The B and T-lymphocytes that are yet to encounter an antigen are called naive B and naive T-cells. The naive B-cells that encounter the antigen, proliferate and differentiate into two types of cells: the antibody-secreting plasma cells and the memory B-cells.
The plasma cells form the basis of primary immune response, which is the response mounted by the immune system to an antigen that the animal encounters for the first time. The primary response has a characteristic lag phase, during which naive B-cells proliferate and differentiate into plasma cells and memory cells.
Following this, serum antibody level increases logarithmically, reaches the peak at about day 14, remains at a plateaus for some time, then begins to drop off as the plasma cells begin to die. The memory cells remain in G0 phase, and have a much longer life than plasma cells; some memory cells persist for the life of the individual.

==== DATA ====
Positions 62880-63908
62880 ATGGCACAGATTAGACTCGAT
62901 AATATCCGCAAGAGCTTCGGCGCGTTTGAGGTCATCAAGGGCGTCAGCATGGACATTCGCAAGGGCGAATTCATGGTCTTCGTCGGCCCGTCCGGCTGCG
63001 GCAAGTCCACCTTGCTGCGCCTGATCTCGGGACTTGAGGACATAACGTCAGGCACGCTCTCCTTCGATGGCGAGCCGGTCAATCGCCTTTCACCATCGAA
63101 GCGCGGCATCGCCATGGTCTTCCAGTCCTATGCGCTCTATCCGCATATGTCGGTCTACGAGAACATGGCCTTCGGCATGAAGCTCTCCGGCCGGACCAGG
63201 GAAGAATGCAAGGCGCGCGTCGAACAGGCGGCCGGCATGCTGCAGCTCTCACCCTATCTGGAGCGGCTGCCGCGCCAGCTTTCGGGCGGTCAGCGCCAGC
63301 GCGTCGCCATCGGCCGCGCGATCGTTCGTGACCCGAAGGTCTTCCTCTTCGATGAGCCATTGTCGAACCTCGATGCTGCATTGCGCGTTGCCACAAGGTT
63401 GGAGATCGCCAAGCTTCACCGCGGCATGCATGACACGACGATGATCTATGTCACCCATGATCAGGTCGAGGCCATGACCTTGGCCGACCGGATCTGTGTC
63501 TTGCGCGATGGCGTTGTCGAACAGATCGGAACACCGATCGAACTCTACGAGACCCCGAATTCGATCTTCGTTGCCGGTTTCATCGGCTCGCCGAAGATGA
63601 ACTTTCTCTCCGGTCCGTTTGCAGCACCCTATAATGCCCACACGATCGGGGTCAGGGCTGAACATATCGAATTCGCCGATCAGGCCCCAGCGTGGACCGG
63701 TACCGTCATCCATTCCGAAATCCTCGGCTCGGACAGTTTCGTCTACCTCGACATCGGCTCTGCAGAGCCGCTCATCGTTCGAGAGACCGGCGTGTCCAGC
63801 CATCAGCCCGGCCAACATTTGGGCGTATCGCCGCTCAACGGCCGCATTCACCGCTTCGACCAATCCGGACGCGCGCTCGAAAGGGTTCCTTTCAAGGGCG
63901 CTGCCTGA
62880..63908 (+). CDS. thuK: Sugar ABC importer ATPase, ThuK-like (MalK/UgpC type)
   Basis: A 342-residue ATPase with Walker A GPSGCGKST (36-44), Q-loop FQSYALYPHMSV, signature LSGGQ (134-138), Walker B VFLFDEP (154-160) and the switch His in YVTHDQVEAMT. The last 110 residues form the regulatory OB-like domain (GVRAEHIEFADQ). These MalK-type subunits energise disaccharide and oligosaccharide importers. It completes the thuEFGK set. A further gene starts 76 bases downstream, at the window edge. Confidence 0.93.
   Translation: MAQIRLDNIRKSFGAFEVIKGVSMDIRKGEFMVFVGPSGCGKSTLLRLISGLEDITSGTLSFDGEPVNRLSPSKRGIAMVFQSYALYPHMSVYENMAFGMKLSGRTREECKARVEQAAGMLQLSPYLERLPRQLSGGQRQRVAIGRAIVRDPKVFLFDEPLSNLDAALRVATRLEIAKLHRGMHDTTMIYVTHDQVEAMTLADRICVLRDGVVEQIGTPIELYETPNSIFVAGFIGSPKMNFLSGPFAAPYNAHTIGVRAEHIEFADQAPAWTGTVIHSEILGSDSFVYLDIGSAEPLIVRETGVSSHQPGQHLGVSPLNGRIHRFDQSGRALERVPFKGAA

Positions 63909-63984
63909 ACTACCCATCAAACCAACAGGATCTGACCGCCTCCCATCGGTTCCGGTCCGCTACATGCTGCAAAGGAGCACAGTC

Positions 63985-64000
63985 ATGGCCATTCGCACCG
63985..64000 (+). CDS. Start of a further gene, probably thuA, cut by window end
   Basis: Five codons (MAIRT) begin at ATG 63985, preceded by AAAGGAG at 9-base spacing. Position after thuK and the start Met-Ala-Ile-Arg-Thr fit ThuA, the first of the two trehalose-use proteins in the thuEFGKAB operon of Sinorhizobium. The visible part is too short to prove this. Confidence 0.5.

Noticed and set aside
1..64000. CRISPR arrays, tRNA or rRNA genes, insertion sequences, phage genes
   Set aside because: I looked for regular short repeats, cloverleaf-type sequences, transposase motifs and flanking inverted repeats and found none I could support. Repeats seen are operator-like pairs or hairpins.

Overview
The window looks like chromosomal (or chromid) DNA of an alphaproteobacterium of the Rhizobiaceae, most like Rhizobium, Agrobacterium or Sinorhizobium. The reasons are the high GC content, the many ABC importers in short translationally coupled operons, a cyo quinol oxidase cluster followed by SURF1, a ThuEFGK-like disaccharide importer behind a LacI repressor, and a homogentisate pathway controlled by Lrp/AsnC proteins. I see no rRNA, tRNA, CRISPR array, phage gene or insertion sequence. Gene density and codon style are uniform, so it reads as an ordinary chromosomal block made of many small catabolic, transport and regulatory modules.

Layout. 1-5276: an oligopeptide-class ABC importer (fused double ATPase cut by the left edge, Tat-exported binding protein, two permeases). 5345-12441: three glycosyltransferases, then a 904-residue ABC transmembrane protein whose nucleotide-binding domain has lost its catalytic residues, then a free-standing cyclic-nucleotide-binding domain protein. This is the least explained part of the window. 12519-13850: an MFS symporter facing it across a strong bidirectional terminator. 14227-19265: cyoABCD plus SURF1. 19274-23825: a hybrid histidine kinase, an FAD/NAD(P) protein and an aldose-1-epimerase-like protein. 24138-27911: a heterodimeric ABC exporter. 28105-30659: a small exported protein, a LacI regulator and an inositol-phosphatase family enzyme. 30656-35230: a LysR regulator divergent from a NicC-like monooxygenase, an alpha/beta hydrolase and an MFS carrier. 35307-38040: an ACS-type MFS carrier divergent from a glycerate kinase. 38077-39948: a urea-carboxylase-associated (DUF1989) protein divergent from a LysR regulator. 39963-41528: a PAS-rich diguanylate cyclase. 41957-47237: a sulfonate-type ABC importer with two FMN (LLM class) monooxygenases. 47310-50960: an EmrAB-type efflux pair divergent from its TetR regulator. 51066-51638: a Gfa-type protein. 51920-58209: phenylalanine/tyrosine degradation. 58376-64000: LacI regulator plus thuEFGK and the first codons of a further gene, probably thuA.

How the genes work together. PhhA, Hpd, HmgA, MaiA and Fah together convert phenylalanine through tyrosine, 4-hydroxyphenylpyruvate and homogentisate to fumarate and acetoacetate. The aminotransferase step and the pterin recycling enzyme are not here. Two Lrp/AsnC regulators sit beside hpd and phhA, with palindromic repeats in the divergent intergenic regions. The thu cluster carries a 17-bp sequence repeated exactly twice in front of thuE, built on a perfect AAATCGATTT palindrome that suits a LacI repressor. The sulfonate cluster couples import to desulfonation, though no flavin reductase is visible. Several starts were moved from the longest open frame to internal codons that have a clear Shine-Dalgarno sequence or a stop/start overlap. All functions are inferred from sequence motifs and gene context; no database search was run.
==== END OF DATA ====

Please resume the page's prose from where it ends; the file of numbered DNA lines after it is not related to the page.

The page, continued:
Therefore, when the animal encounters the same antigen a second time, the population of memory cells responds rapidly to begin antibody secretion. The antibody levels peak in about 7 days, and the level of antibody is about 100 to 1,000-fold higher than that in the primary response.
The immune response mounted by the animal to an antigen, which it encounters a second time is called secondary immune response. The population of memory B-cells specific for a given antigen is considerably larger than the population of corresponding naive B-cells; this accounts for some of the differences between primary and secondary immune responses (Fig. 41.4).
In a similar manner, the recognition of an antigen-MHC complex by a specific mature T-lymphocyte induces its proliferation and differentiation into TH cells and CTLs (the effector cells) and into memory cells.
The effector cells bring about the primary immune response, which is relatively slower; it takes about 10-14 days in mouse for rejection of a skin graft in the first instance. But when skin tissue from the same source is grafted the second time, it is rejected in about 7-9 days due to the faster action of memory T-cells.